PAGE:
One woman believes that compulsory military service would violate her orthodox Jewish beliefs. Another argues that she might be molested by men in the Army. A third simply feels that men can do the job better. They all believe a draft of women is a gross breach of American tradition.
The women, along with 13 others, believe that these and other arguments -- what they call the real arguments in favor of the all-male draft -- are being ignored in the lawsuit now awaiting Supreme Court acceptance. They have asked the justices for permission to participate in the case.
The women form an alliance as unusual as the one that brought them together.
Among the organizers were a rabbi from Baltimore, anti-Equal Rights Amendment activist Phyllis Schlafly and a prominent Washington lawyer who once worked in the civil rights division of the Justice Department.
The courts rarely smile upon efforts to intervene in a case. Intervention, which may allow someone not, originally involved in a case to participate in written and oral arguments, is reserved for rare instances when the court is convinced that the intervenor has a major stake in a case and no voice defending it. Permission is especially unusual -- almost unheard of -- at the Supreme Court level.
If nothing else, however, the group will have attracted some attention to its arguments against drafting women and will have made sure that someone at the court hears them before the routine rush of "friend-of-the-court" briefs.
They also will have succeeded in stirring up their opposition -- the lawyers and plantiffs who brought the challenge to the all-male draft. A three-judge panel in Philadelphia ruled July 18 that Congress' reason for excluding women from the draft registration program -- military flexibility -- was constitutionally insufficient. There was nothing about sexual abuse, religious scruples, female capabilities or tradition mentioned.
The women would "transform the proceedings . . . into a trial of nebulous issues of socio-psychology," those lawyers have told the court in response to the women's effort.
It is, of course, just such issues that the women feel ought to be tried in this case.
Karen Johnson, for example, told the court that service in the armed forces would violate her right to privacy. Military life is "governed by male culture . . . and accepts body contact, foul language and personally offensive remarks which [she] as a lady finds obnoxious."
Felicity Smith, of Missouri, said she too would find "intolerable the lack of privacy, particularly the dressing, bathing, toilet and sleeping facilities. These aspects of military life," she told the court, "are contrary to her nature as a woman and to the personal behavior and habits which are part of her feminine nature."
Agnes Zepeda said she knows, "from having grown up with brothers in the family, that she is unable to equal men in performing tasks which require physical strength and agility, and she does not want the national defense to depend on her ability to perform physically taxing jobs."
Anna Harrington, of Virginia, does not want women drafted because she believes "that combat and other tasks performed by those in the military service are, by tradition and by actual performance, more capably done by men than by women."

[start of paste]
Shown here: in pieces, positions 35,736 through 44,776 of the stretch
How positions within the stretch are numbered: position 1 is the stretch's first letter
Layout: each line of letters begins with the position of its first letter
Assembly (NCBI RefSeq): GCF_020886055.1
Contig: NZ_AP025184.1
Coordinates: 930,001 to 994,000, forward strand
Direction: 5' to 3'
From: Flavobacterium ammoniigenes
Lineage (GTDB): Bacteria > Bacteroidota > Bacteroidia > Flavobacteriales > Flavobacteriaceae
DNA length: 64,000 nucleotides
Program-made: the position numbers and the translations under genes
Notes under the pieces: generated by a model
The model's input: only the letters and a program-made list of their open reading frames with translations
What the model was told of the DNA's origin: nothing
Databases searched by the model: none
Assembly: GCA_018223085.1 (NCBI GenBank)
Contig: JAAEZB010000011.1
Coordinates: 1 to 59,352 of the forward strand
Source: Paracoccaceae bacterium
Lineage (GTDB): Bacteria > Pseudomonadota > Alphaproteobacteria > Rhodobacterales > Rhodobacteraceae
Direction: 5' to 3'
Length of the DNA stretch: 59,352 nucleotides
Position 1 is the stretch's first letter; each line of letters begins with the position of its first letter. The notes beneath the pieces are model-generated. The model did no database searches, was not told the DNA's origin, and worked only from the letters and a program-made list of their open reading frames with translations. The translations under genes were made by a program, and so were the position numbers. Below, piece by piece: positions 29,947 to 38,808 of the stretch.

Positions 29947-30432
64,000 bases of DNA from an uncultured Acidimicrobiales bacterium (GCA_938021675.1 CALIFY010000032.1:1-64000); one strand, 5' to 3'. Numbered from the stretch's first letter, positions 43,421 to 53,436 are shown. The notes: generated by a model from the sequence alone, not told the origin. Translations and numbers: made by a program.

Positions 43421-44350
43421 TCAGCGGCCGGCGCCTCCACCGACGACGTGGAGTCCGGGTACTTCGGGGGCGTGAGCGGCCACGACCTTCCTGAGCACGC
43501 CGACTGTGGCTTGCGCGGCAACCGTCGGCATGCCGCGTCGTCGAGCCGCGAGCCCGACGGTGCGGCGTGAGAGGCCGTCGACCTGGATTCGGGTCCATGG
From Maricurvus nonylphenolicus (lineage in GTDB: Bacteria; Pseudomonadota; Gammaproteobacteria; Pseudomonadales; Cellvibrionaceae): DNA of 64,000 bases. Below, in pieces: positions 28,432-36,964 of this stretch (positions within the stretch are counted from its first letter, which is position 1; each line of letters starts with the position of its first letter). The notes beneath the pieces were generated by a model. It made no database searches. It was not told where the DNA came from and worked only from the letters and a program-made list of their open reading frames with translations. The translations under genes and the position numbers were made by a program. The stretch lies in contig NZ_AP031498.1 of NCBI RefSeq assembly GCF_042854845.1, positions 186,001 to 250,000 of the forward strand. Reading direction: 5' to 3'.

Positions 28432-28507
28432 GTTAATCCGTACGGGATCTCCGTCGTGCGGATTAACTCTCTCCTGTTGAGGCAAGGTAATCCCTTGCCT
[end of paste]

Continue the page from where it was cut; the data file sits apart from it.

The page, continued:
Almeda Cannon, of Tennessee, said she "fears sexual abuse" in the military.
And Esther Glucksman, an orthodox Jew, said service would violate the Jewish tradition of tznius, or female modesty.
It was that concern that brought into the fray two people not ordinarily associated with Phyllis Schlafly's anti-women's liberation cause: Rabbi Herman Neuberger and Washington lawyer Nathan Lewin.
The orthodox Jewish community is "very much aroused" by the notion of drafting women, said Neuberger, who heads Ner Israel Rabbinic College just outside Baltimore. "The education of our girls are strictly home concentrated. We don't want to expose them to the military in any form or fashion.
"Their rigid upbringing is not prepared for it and the exposure would be very detrimental to their values" and those of their families. Neuberger is chairman of a national organization called The Orthodox Coalition Against the Draft. It was Neuberger who recruited Lewin, prominent for his previous defense of Jewish causes and a former Justice Department official under Ramsay Clark.
Neither is uncomfortable about the alliance with Schlafly. "We have a community of interest with anybody who wants to oppose the draft" of women, the rabbi said.
"I think this position is entirely consistent with the civil libertarian view," Lewin said, "if you recognize that there are a substantial number of women whose views of their own self-image are really offended by the notion of compulsory military service."
Lewin and Schlafly said that there is no adversary contest in the case as it stands. One side, the plaintiffs, wants women included in the draft. The other side, the Department of Justice and the Selective Service, just got through arguing on Capitol Hill in favor of including women in the draft. Congress' refusal to go along with those administration arguments now makes it necessary for the Justice Department to defend that position.
"The people on both sides have the same position," Schlafly said. "They are not representing the interests of these girls. The whole notion of deciding this case without taking into consideration that point of view is shocking."
The strongest factor working against the intervention, lawyers say, is the failure of the group to attempt to intervene when the case was being considered by federal judges in Philadelphia over the last nine years. Schlafly said that she and the others were unaware of the existence of that case. They did attempt to join the suit filed last year by the American Civil Liberties Union in federal court in Washington. But consideration of that case was postponed pending resolution of the Philadelphia case.